Cornell Minds Matter, a new student group focusing on mental health issues on campus, organized a lecture by Wai Kwong Wong, Ph.D. of Counseling and Psychological Services (CAPS), to address mental health concerns in the Cornell Asian community yesterday.
The lecture, entitled “Breaking the Silence,” focused on encouraging members of the Asian community to seek help and talk about mental health concerns.
Laura Alves ’07, a member of the Cornell Minds Matter executive board, decided to organize the event, because “the stats [on Asian American mental health issues] we got were daunting, and I thought, we should have a forum to make Asian students aware that these problems exist.”
According to Wong, Asian students at Cornell commit 50 percent of completed student suicides, even though they make up only 17 percent of the entire Cornell population. Asian students are also most likely to report problems with stress, sleep, sexually or physically abusive relationships and hopelessness. Asian students are least likely to utilize CAPS, and when they do, they are often very reluctant, referred by a faculty member and visit only a few times.
Wong said, “So what’s wrong with these guys? Isn’t everyone at Cornell stressed?” He discussed stereotypes, such as: Asians are all good at math and science, they can fix your computer, and they’re very self-reliant.
He even offered up an anecdote: he walked into his high school English class one day, looking glum, and his English teacher, the now-famous Frank McCourt — author of Angela’s Ashes — asked, “What’s wrong?” Wong replied, “I think I just failed my math test,” and McCourt responded, “You can’t fail math, you’re Chinese!”
While he had the audience chuckling, Wong reminded listeners that these stereotypes comprise a part of the stigma that discourages Asian students from seeking help. There have been cases in which Asians have received differential treatment, for example, a T.A. grading an Asian’s problem set harsher than a non-Asian peer’s.
He said that they also often experience resentment. For example, a non-Asian might walk into a class full of 30 Asian students on the first day and think, “there goes the curve.” The stigma that Asians are self-reliant, “problem-free” geniuses creates a huge barrier. Not only do they feel the need to identify and live up to the stereotypes, but others expect them to as well.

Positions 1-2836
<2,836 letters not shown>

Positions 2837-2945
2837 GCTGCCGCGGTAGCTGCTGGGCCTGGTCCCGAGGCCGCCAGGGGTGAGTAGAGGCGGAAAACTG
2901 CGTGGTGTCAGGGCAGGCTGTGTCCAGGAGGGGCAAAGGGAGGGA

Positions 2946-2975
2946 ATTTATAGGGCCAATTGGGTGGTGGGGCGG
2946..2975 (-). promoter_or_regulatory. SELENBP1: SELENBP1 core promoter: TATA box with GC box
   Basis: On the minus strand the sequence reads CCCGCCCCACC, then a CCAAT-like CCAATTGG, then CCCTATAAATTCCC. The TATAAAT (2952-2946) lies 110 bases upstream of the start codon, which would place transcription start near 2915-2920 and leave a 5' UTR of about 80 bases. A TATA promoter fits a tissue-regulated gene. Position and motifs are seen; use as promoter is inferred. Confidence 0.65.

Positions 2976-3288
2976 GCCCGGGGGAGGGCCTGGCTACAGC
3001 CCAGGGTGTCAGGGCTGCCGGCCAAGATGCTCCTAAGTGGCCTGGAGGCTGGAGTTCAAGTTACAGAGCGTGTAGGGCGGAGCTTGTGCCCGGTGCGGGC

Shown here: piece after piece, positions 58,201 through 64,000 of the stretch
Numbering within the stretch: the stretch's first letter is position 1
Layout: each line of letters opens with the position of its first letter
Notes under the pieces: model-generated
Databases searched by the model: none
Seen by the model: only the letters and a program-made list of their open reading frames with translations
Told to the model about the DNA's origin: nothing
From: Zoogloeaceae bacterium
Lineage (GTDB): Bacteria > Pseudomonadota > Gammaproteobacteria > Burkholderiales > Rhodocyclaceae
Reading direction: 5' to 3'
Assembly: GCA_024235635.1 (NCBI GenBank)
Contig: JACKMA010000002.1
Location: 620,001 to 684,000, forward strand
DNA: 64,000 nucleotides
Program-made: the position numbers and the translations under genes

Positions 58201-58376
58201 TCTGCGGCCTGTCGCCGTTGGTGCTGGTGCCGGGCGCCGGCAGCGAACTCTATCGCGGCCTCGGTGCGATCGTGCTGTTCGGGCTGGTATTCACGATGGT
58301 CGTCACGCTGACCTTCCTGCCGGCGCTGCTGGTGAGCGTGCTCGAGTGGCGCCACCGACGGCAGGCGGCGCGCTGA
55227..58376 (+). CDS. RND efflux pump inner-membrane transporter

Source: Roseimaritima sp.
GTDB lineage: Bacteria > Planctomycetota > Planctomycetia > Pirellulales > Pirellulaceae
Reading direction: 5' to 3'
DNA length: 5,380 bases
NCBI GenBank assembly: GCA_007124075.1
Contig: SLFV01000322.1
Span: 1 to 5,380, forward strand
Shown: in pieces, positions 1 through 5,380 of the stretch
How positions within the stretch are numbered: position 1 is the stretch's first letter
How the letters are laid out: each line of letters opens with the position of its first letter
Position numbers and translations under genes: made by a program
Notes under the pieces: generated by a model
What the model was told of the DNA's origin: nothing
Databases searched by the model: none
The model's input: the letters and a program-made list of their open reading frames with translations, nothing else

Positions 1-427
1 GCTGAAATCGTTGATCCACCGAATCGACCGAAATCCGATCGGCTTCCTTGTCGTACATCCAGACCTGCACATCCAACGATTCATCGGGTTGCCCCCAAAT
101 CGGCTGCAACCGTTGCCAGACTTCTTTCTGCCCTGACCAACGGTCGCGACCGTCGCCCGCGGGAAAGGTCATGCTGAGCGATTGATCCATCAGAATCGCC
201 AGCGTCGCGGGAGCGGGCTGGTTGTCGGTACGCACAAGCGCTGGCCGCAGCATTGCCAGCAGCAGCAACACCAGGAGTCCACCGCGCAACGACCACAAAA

Wong outlined two major developmental concerns that often contribute to Asian mental health issues. The first is identity; how you see yourself versus what other people — family, friends, professors — expect you to be.
The second concern, he said, is purpose. Many Asians associate success with academic and economic achievement, which is fueled by family expectations.
“Definitely we have a lot of family issues, me being Chinese American,” Darleen Chien ’05 said. These family pressures can be generational and cultural conflicts, which cause stress because individual wishes are subordinate to family wishes.
Alves said that, “Everyone knows [the family issue] exists, but we don’t talk about it. It’s so common in the Asian community; everyone experiences it.”
There is an emphasis in Asian culture to avoid problems, the “don’t think about it” approach. Wong highlighted an example from his own life about a lack of communication in his family. While composing a family history in graduate school, Wong discovered that he had a brother who committed suicide. He never knew about it because he was very young at the time and neither his parents nor his older sister ever talked about it. All the pictures of his brother were removed from the family photo albums.
Wong refers to the stigma of shame as a “corrosive emotion, you feel bad for feeling bad … it’s a vicious cycle.”
Rahul Banerji ’07, president of Cornell Minds Matter, delved further into the idea of shame, admitting that he took a leave of absence for bipolar disorder and said, “I was so ashamed and couldn’t even face my family. I didn’t come back for three years. These are issues we should be talking about, breaking the silence.”
Wong concluded that people need to recognize this “conceptual invisibility,” meaning that, even though Asians are highly visible on campus, they’re also ignored.
Banerji was “glad [Wong] spoke about what changes we can implement to foster discussion about this, revealing effective ways that will change the situation.”
According to Wong, it’s all about overcoming the “conspiracy of silence,” and remembering that seeking help is a sign of strength.
Archived article by Laura Harder